Fluctuations of Randomly Growing Surfaces


Janko Gravner

Department of Mathematics, UC Davis

Monday, March 19, 2001 at 3:45 p.m. in Room SC1125

For many years, physicists have observed that randomly growing surfaces (such as, say, occur in deposition of particles or spread of fires) are less "rough'' than one might expect. Mathematically, this has been difficult to explain. Recently, some simple models with connections to explicitly solvable models in statistical physics were the first to yield rigorous methods. The talk will be an introduction to random growth models, with an emphasis on recent fluctuation results.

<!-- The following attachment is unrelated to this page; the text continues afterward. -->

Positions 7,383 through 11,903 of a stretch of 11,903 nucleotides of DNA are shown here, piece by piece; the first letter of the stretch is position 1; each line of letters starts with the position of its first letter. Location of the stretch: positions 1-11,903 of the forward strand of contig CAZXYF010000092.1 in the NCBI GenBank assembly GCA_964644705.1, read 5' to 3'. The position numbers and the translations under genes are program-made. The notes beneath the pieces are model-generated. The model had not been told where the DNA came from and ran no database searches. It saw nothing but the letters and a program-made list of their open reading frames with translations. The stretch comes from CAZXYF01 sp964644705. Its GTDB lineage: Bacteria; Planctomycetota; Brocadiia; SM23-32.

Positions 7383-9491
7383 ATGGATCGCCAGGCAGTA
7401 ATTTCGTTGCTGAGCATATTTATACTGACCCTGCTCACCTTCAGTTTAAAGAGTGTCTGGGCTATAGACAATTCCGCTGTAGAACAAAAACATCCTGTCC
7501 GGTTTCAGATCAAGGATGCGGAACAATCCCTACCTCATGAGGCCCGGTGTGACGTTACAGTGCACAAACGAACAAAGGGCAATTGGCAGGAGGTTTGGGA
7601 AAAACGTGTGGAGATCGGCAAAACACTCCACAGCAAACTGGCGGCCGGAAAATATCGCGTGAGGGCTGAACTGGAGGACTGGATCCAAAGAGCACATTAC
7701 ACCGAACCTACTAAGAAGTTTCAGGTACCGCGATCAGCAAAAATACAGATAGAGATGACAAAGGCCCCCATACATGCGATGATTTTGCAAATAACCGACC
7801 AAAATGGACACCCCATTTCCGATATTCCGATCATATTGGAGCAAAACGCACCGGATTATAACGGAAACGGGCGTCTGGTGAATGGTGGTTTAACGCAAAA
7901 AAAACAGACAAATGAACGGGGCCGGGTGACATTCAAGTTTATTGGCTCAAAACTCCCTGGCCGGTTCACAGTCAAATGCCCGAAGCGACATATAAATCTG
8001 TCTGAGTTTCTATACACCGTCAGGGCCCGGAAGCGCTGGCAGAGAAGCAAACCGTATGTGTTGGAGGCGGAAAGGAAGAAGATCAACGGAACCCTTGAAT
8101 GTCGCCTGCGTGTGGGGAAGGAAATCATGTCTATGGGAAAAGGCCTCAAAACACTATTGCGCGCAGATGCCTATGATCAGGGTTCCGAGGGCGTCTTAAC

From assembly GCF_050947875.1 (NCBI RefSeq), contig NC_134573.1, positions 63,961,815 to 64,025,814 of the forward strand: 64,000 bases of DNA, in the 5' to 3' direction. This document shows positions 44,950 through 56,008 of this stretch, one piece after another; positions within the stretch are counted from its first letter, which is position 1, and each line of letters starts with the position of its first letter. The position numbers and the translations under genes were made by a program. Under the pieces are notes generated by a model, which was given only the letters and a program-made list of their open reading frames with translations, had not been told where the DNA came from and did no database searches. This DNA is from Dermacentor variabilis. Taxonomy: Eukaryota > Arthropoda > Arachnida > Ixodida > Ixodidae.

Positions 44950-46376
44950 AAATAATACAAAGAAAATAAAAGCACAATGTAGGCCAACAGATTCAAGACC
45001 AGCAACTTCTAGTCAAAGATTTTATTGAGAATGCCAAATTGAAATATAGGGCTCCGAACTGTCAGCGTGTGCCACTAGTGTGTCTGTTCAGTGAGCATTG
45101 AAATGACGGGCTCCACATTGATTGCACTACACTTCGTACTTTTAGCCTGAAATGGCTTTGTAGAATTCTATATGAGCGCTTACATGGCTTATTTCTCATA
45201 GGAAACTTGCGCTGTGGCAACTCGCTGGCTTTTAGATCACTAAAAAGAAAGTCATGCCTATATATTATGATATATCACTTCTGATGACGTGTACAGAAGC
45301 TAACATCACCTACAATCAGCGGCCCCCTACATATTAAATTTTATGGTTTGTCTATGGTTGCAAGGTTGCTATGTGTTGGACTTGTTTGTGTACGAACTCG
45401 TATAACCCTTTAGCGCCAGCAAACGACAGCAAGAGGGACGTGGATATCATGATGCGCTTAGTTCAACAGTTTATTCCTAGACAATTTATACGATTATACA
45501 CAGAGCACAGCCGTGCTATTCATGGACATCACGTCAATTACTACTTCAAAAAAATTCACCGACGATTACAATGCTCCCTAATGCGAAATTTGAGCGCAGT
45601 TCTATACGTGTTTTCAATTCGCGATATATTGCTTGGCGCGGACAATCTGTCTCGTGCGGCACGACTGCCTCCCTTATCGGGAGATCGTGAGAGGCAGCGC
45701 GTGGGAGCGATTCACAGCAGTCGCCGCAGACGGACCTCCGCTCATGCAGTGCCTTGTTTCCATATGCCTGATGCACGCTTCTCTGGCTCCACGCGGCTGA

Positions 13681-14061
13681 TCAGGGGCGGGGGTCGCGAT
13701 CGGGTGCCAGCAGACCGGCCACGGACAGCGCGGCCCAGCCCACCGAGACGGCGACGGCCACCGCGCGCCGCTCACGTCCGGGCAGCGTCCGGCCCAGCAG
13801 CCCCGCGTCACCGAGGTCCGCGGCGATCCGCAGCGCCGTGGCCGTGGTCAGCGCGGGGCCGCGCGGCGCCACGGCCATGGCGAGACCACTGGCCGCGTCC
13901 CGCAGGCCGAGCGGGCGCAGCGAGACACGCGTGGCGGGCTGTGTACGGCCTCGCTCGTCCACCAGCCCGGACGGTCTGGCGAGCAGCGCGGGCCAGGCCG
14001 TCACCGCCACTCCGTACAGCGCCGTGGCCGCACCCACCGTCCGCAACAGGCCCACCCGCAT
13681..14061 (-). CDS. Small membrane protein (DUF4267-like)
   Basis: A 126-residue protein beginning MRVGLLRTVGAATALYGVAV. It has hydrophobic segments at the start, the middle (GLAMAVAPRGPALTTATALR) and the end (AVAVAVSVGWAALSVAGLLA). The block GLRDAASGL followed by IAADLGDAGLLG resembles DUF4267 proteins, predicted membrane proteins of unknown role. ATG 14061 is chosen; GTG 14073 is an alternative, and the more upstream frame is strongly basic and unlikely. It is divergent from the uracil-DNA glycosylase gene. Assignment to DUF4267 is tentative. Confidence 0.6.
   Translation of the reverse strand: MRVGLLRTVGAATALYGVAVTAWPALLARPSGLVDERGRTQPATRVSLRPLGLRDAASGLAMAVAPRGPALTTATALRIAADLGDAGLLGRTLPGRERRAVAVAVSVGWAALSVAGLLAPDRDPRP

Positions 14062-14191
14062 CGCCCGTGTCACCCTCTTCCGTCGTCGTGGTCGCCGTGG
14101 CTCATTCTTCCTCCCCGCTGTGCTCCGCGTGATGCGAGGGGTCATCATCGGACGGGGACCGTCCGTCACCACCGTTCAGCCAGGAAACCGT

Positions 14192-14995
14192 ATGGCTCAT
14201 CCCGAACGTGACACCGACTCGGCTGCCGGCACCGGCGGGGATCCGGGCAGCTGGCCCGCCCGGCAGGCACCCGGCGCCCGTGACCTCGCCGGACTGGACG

Students are encouraged to attend.

This lecture series on cellular automata and complex systems is sponsored by the Santa Fe Institute's Fellows-at-Large Program 2000 and taking place at Cal State Northridge.

Department of Mathematics

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